Some months back, the KDE forums were re-launched under a community banner (they had previously been run by a third party), with a new and enthusiastic admin team. One of the first things the team achieved was the release of the forum software under a Free Software license (it was previously proprietary). And they haven’t sat still since.

One of the signs of the professionalism of the forum admin team (professionalism in the sense of upright behavior, reporting, being responsive end friendly and having a clear sense of purpose even in a volunteer organization) is the forum staff blog which posts staff goings-on or highlights particular topics. It’s missing the notice that one of the team needs to leave (for personal reasons), so I’d like to take this opportunity to thank Rob L. particularly for his work in re-invogorating one of the communication channels KDE users have amongst themselves and with developers.

Personally I’ve never liked forums. I remember using the phrase “loathe and abhor” in some discussions around running a KDE forum at all, but that doesn’t take away the fact that many people do like using forum software for discussions (instead of mailing lists or usenet). But one of the things the team has done really well is to make the forum useful even to grumpy old farts such as myself, by managing the forum and reporting on the results of forum discussions — that’s professionalism again.

A cool feature that results from this is the KDE brainstorm (announcement on the dot). Here’s a place to hammer away at ideas and mold them into something sufficiently concrete that it makes sense to push into KDE’s bug tracker as a wishlist item. Bug trackers are not a good place for conversation, after all. By consolidating “discussion for new features” in that place, we can add structure — and avoid having the same discussion elsewhere, like in response to release announcements (all of mark’s wishes on that page make sense in the brainstorm or as specific wishlist items in the bug tracker, but they’ll get lost as comments to a news item).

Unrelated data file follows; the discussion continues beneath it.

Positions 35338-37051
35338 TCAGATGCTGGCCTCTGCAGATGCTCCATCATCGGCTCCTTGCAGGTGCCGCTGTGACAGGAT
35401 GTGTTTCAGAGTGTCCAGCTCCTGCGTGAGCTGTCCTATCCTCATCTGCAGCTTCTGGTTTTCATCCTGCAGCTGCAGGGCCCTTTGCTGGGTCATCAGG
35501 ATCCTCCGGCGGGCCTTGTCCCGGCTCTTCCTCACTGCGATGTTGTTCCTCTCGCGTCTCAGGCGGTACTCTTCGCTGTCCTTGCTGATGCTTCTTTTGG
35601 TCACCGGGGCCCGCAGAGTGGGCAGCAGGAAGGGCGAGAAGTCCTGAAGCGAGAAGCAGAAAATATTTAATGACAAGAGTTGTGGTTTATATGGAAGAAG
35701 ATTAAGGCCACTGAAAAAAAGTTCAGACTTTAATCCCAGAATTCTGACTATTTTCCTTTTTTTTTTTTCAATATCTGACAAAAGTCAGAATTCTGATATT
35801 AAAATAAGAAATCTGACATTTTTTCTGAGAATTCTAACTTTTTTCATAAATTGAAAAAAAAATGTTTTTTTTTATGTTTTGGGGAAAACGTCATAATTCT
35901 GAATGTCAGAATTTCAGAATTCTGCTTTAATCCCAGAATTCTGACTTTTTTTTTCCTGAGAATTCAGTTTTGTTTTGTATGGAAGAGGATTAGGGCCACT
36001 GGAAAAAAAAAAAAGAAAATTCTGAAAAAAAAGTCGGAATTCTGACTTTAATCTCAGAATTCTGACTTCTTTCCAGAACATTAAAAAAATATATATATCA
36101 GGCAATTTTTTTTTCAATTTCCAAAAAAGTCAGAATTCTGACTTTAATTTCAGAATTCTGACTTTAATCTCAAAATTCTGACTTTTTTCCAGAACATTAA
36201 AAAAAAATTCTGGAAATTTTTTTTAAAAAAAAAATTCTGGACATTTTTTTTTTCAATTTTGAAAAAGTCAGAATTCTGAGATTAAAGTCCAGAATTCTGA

Best of all, there’s a monthly summary which adds review, statistics, triaging and some meta-comments to the results of a month’s brainstorm: this is a really good way to “listen to the people” (for developers) without getting bogged down in discussions. In a sense we are reaching (for) the point where we have a sales dude (e.g. Sayak) who is canvassing the customers for features and returns to the product development team and says “we should do this, because people are asking for it.” Then we follow the still traditional Open Source development model to see if it actually gets done, but the difference is in the channels used to get ideas.

:So congratulations, forum team, on building up something vibrant and useful.

[[ One last thing, though: good ideas are in far more plentiful supply than time and developers and artists to implement them; twenty ten-minute jobs will, in spite of the naive math, chew up a whole week of developer time. There comes a point when even the best of ideas will get stalled for “no time” — so roll up your sleeves and exercise your Free Software rights (for instance as granted by section 2 of the GPLv2). ]]

O noes! My business model!

Spotted a peculiar and tendentious article on WebWereld (Dutch only), which suggests that Karl-Heinz Streibich of Software AG said that the (proprietary) software industry needs direct financial support. There’s no direct quote, though. The closest thing to a direct quote is the call for a “clear strategy” in Europe to strengthen the software industry.

I’m sure the Free Software world can come up with some good suggestions there. Skill building? Local autonomy? Escape from vendor lock in? All solutions for strengthening the European software industry at all levels and obtaining better software and promoting cooperation between public sector organizations.

I have not seen this mentioned elsewhere, so it may just be lousy sensationalist reporting.

Now, there is an EU software strategy being formulated. It tries to bring together the viewpoints of various parties on what to do with software. LinuxJournal does a nice piece on it, highlighting the tensions between the EU itself, real Free Software organisations like the FSFE, and proprietary software companies.

IPS on FreeBSD